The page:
As evidence of the exciting potential, car sales in China will grow at an annual rate of 5.3% and is anticipated to reach 30 million units in 2020.  Healthcare expenditure in Asia is expected to double by 2020. Food consumption of the ASEAN-5 is expected to reach US$180bn by 2020.  Bank lending has been expanding in Vietnam at 33% per year for the past ten years.

We live in the “Asian Century” but the consumption story is equally exciting in Eastern Europe and Latin America. What are you doing to tap into the growth of the emerging consumer?

3. Innovation

Its no longer true to say that, whilst the emerging world is good at copying things and applying cheap labour to create wealth for well known western brands, they will never be able to become true inventors, creators and innovators themselves. In fact, they are already leading the world in many areas of scientific development, including the bio-sciences, IT and in the development of new forms of sustainable energy. Brazil is already well known for its green credentials (45% of Brazil's total energy needs is already drawn from renewable sources) and China is transforming many industries with its massive investment in new renewable energy (hydro, nuclear, solar, wind, biomass and more efficient use of coal and existing energy sources).

“Moving up the value chain” is the mantra that you hear as you travel around the emerging world.  This creates a window of opportunity for innovative western leaders to export their capabilities, experience, know-how and technology to the emerging world and participate in the growth of these new creative industries.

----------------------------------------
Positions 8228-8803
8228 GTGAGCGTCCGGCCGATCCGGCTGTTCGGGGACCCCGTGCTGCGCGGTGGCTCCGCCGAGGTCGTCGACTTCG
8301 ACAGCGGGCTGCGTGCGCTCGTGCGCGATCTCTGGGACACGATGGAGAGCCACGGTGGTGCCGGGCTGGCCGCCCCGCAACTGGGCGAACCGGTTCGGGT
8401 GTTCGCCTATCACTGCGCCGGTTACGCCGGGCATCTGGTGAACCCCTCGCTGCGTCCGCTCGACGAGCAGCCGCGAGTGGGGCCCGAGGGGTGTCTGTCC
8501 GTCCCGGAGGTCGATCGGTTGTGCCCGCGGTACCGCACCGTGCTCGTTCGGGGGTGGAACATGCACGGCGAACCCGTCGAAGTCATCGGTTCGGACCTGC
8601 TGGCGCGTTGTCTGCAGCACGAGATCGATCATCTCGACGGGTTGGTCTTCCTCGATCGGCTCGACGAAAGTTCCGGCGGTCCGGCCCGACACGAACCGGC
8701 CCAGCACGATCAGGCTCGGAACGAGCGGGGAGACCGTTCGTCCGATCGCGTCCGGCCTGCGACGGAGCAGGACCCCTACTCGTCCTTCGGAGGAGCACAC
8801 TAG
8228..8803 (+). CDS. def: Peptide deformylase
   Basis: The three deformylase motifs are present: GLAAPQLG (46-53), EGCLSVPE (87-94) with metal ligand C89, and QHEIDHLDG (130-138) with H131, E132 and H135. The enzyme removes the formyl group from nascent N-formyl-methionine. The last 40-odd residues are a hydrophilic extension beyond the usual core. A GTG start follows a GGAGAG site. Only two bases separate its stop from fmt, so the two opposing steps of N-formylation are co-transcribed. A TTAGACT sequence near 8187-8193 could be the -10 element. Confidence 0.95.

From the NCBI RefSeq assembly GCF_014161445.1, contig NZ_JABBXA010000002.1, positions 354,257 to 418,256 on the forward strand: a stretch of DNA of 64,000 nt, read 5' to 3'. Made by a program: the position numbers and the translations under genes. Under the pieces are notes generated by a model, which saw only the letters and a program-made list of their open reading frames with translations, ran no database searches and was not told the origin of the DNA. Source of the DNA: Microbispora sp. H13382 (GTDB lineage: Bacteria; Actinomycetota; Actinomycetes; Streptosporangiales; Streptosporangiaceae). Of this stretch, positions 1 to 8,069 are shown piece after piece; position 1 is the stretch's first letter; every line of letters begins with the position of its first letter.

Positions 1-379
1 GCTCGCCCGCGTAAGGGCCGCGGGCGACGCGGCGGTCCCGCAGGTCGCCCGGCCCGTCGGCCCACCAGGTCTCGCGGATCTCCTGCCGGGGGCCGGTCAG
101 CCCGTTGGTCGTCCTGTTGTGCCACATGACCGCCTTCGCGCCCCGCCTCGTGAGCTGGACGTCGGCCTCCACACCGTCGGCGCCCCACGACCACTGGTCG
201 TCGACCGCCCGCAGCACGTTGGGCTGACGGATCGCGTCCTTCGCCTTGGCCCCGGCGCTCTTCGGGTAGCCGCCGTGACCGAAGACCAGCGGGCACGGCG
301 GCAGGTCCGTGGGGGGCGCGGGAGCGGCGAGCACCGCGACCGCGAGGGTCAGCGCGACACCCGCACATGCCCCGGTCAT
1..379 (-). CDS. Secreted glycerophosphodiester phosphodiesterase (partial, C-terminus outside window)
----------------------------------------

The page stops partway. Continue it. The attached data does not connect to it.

4. Aspiration

Apart from an abundance of land, people and capital, the emerging world benefits from a dynamism and entrepreneurial spirit derived from a combination of ambition, energy and aspiration. In many countries (eg Brazil, India and Continental Africa) this aspiration comes with an exceptionally young demographic profile which will propel their economic growth long beyond the next century.  Don’t forget that only 30 years ago, most emerging countries were suffering from extreme poverty (for a wide range of largely uncorrelated reasons) and since opening up and attracting foreign investment, they have now had a taste of success and wealth which has energised the whole nation.

Don’t take too long to decide whether you believe this or not. By the time you do decide, it may already be too late to jump on board!

5. Globalisation

Despite a great deal of talk, words and catchy titles (eg “the world is flat”) the process of globalisation has only just begun. In fact, some argue that it hasn’t even started yet. The truth is that, despite the well known advances in technology, high speed broadband and inter-connectivity, the opportunity to connect and collaborate with other global business leaders and entrepreneurs in China, Brazil or Russia, or to outsource low level tasks to India, Indonesia or Vietnam, is as opportune now as its always been. The emerging world is literally your oyster if you are brave enough to take the plunge. Don’t mess around on the small waves. Surf where the big waves are!